Last night we were sitting around the living room at Friday Soup Night (the night when our small group meets). Karen had made a huge pot of scrumptious chili, the kids were playing outside, and we were getting down to business. The joking and fun takes the edge off our week, but it’s the prayer time after dinner that we all need.
It had been a hellish week for a number of us. Sue Rogers had gone into the operating room expecting to have some lumps removed only to be told that some of the cancer had escaped to the lymph system and she’d need chemo first. Scott Nelson was taking off in the morning to be with his dad in Seattle who has just contracted leukemia. Kathryn Almand’s knees are in bad shape. And I could make a list of other people’s needs that would exhaust you to read.
But when Sue talked about how she felt after getting her news and it put everything i perspective. “Mostly I just feel ridiculously grateful for everything. It’s like I’m seeing it for the first time.” The house and all that’s in it, her family, the dog, her church, the life she’s had. It’s all been a huge gift. Somehow rather than being bitter at God for putting her life in jeopardy, she see’s her life with fresh eyes and she’s grateful.
Yes, life can be really hard. It can seem unfair. But we need to meet it with an attitude of gratitude. Having a thankful heart helps us come into alignment with God’s divine order. His creation shines with creative energy. It is under attack from an evil enemy, but God is a redeemer and his plan is to take those things that are broken and set them right. In fact, his intent is to use our brokenness as a tool to begin the redemption process.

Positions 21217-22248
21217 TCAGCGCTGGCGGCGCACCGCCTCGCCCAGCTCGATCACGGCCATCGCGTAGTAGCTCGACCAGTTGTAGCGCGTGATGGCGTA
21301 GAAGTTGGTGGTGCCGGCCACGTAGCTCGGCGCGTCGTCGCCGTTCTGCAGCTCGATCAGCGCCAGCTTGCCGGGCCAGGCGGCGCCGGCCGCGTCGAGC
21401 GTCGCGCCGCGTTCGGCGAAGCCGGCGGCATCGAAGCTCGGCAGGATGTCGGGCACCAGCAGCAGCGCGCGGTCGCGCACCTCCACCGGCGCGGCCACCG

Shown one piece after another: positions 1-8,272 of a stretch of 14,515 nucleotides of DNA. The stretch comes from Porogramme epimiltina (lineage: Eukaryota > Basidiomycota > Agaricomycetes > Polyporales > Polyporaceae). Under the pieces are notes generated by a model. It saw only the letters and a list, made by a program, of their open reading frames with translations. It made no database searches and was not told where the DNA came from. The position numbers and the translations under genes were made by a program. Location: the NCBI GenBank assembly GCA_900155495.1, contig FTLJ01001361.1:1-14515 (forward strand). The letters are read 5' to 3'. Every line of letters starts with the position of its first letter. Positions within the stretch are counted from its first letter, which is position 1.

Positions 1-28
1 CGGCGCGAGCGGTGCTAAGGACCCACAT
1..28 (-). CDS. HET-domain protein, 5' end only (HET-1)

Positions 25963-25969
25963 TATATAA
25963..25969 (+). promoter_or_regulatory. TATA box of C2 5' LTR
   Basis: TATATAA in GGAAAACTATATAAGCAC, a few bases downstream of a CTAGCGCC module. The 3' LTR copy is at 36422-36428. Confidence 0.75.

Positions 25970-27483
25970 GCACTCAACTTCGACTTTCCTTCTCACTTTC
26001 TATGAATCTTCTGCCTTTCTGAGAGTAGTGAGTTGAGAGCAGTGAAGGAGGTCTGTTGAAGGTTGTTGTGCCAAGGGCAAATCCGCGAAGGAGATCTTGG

We cooperate with God as we take note of everything he has placed around us that is a gift. As we thank him for his good gifts, it releases a positive energy – faith – that can be harnessed to accomplish his purposes. Life works much better when we’re working in tandem with our creator rather than pulling against him.
It’s why the Psalms are so profound. Here is David, under duress, attacked on every side. Yet he still thanks God for his goodness. As he writes the Psalms, David is like Jimmy Stewart at the end of “It’s a Wonderful Life.” The things that were an object of wrath, in the light of grace, he now sees as gifts. As he reviews his history with God, he can’t help but see God’s goodness.
Do you find yourself struggling to cope with a set of circumstances that seem stacked against you? My suggestion is to begin thanking the Lord for the stuff in your life that is working. Read Psalm 136 to jump start yourself and share some of what you’re thankful for with us in a comment below. Turn your attitude around. Make a list of things for which you’re grateful. How long is your list? There’s more good stuff in our lives than we realize and we need to thank God for it.